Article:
Beng noted that the Singapore Tourism Board has done its level best to help private healthcare players, but the regulator cannot do much about the competition that private providers face from public hospitals. Overseas patients are also crucial to the earnings of public hospitals, and Beng reckons that it is unlikely that government-owned players will stop accepting foreign patients in order to give way to private providers.
“There comes the dilemma. We do want to kick-start something; STB has encouraged the private sector to band together to grow medical tourism ourselves with some of their support. But our view is, what’s the point? We’re going to grow private sector medical tourism, but who’s going to benefit? So we really want to have that conversation with the government to understand exactly what’s going on from their viewpoint,” he said.
Another problem is the huge capacity from the public sector which is about to enter the market. Public hospitals have expanded aggressively and hired plenty of foreign doctors, which will further put a strain on private operators. “With this extra capacity, at some point in time, I think the government is going to realise that the only way to sustain some of these hospitals is again to open up medical tourism. So again our question is: Why are we investing to build? We think in the next three or five years, the government is going to come back and say, let’s all get together and promote Singapore medicine together.”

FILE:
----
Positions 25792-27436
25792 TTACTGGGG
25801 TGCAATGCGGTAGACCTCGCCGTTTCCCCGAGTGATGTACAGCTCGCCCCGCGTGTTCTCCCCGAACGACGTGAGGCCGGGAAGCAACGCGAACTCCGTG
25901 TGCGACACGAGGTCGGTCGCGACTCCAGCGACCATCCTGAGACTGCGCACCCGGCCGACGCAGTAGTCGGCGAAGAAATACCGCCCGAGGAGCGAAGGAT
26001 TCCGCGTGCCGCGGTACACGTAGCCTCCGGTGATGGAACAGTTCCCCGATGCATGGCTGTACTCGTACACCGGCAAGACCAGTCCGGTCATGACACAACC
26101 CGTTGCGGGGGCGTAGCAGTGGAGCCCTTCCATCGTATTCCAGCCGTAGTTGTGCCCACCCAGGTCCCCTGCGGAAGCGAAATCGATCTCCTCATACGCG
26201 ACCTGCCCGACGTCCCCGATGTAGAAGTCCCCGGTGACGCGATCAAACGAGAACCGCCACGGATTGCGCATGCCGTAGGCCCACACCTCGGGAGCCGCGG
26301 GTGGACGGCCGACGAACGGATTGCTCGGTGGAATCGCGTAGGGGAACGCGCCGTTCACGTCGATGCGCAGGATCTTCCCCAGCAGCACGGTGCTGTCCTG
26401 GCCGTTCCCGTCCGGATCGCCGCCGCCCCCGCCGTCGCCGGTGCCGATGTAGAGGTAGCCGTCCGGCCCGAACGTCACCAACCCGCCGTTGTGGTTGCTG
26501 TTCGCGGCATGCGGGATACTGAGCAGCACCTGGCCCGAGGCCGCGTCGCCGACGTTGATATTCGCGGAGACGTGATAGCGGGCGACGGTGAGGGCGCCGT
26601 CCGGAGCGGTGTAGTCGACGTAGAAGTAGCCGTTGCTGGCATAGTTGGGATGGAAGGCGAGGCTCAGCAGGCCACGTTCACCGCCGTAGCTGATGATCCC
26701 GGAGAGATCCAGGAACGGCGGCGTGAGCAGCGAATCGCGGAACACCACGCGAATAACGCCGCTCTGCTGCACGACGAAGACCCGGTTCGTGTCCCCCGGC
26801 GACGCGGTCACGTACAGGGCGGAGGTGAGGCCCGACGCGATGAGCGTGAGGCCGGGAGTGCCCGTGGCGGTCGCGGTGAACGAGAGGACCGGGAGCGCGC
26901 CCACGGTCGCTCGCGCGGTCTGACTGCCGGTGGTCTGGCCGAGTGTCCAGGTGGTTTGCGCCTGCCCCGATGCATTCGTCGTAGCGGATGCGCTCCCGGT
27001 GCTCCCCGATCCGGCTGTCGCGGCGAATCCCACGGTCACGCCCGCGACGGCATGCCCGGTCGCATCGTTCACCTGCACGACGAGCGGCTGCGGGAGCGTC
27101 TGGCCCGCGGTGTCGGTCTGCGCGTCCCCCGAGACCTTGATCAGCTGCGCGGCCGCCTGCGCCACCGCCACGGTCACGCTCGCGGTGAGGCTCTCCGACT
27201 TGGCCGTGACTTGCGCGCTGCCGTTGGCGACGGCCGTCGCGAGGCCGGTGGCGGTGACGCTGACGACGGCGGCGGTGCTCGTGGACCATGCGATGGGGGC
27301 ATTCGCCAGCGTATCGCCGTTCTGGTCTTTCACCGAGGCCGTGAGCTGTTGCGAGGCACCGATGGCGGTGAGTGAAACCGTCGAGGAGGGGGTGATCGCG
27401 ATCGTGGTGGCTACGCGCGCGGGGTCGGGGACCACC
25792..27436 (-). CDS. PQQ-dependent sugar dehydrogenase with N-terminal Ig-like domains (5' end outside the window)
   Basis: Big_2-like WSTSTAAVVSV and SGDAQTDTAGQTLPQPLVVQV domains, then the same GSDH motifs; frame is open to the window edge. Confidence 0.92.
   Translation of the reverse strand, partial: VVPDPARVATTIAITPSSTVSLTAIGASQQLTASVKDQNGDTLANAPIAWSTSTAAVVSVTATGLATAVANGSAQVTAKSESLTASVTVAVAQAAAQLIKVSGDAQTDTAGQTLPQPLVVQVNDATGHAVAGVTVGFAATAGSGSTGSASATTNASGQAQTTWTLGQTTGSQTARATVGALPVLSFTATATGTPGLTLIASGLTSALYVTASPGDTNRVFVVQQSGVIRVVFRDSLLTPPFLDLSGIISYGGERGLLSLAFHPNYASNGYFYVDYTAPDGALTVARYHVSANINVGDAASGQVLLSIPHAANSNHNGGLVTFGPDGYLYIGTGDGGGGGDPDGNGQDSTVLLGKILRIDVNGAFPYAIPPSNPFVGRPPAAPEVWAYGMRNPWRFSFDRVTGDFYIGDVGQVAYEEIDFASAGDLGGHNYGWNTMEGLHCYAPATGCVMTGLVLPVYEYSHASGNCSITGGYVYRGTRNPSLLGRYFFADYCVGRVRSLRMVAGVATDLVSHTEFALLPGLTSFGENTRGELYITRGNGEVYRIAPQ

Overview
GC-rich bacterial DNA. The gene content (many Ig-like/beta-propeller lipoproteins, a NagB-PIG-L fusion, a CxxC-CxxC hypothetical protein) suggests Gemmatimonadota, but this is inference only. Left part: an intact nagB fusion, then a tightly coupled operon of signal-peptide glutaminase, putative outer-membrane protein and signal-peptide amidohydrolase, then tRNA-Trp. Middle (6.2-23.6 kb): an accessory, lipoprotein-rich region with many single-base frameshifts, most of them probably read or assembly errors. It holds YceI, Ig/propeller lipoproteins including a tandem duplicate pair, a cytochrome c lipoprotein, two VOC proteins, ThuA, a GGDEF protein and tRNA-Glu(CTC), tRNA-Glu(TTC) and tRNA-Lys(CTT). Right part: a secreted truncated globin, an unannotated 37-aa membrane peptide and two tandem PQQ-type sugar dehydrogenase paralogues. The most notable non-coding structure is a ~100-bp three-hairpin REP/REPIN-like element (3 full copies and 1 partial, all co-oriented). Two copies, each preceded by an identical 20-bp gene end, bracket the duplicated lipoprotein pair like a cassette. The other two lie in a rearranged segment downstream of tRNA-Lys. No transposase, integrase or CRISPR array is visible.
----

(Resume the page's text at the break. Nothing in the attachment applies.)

Lawrence Patrick, Chief Executive Officer of Johns Hopkins Singapore Medical Group, concurred with this sentiment. “I think the dilemma here is that for a number of years the government told the private sector: If you build it, they will come and we will partner. But now, in a couple of years, they’re not going to need that capacity in the private sector and we’re going to see consolidations again,” he said.
Internalisation is key
Patrick noted that internalisation is a key growth pillar for private healthcare providers in this era of declining medical tourism arrivals. Consolidation will also be a key theme for players as this revenue source dries up.
“While we can’t bring the patients here, we can go abroad and get those patients into the system. And then there’s this notion that we all get better together so I think as a result of weakening medical tourism, we are going to see more consolidations here, such as more public-private partnerships,” he said.